Explain Why African Americans Tried To Resist Slavery

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From 1816 to the end of slavery, how was slavery resisted? Why was it resisted in the way that you describe? African Americans enslaved in the United States tried to resist slavery in a number of different passive and violent ways. Slaves would try running away as one form of resistance, although they would not travel a relatively long distance, they would run away with the mindset of not permanently escaping from slavery, but instead to temporarily suspend their labor in attempt to bring negotiation and economic bargaining between slave and master. In these times, slave revolts were more likely to happen when the number of slaves was greater than that of the whites. Some slaves would manage to escape and become fugitives who permanently tried to escape the clutches of slavery. More than half of the runaways would head southward to growing cities, or swampy areas, some managing to resist capture for several decades. No matter what form of punishment was dished out to the slaves, or how many prejudice laws were passed to have power over them, enslaved Africans still resisted capture and imprisonment, some even attacked slave ships from the shore and were active in shipboard revolts, all for the freedom of them and their people. Some Pregnant African women would even resist slavery themselves preferring abortion to bringing an innocent baby into a world of slavery.…show more content…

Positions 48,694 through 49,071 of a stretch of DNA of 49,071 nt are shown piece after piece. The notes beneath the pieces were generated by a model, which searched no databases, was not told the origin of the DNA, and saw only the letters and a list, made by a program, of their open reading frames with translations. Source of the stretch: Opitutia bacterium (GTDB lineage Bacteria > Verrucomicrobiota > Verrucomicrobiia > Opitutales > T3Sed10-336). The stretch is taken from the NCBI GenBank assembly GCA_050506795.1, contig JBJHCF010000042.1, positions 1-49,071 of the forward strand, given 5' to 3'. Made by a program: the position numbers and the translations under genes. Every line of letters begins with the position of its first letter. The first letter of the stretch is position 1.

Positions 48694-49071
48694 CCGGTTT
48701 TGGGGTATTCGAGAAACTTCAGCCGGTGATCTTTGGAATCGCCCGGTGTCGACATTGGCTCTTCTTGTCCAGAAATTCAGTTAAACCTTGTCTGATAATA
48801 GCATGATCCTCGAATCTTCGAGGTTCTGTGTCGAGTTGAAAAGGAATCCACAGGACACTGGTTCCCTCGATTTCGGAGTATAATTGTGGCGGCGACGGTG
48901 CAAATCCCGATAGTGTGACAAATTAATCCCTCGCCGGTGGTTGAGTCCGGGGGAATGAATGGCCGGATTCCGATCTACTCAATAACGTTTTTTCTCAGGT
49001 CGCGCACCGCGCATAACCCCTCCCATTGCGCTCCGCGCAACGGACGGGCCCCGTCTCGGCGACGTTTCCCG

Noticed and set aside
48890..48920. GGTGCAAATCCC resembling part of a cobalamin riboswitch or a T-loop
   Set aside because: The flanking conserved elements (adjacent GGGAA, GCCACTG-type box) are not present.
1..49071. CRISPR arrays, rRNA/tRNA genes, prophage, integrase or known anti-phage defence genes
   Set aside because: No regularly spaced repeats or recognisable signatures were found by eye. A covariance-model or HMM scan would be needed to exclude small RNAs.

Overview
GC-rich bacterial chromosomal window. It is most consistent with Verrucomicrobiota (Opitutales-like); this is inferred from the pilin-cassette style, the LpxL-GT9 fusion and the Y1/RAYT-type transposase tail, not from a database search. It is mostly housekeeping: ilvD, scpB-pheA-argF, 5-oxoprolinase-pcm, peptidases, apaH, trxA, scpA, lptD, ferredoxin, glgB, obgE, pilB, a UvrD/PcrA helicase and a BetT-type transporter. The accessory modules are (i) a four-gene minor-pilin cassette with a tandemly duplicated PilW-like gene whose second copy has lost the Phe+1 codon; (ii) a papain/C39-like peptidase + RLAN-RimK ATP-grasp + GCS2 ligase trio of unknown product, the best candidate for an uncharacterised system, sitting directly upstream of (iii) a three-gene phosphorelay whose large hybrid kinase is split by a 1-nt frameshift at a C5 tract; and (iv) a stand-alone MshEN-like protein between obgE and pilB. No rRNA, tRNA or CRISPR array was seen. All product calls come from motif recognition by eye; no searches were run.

A man by the name of Denmark Vesey, a free black man, read the Old Testament from the bible in a church meeting, and spoke of Mosses’ admonition that whoever steals a man “shall be put to death.” White people in power later came to the conclusion that Denmark Vesey had surely mastered the books of the Old Testament and could readily recite them to justify that slavery was indeed contrary to god’s laws. Black churches would soon rise to become seedbeds of resistance to slavery as well as houses of
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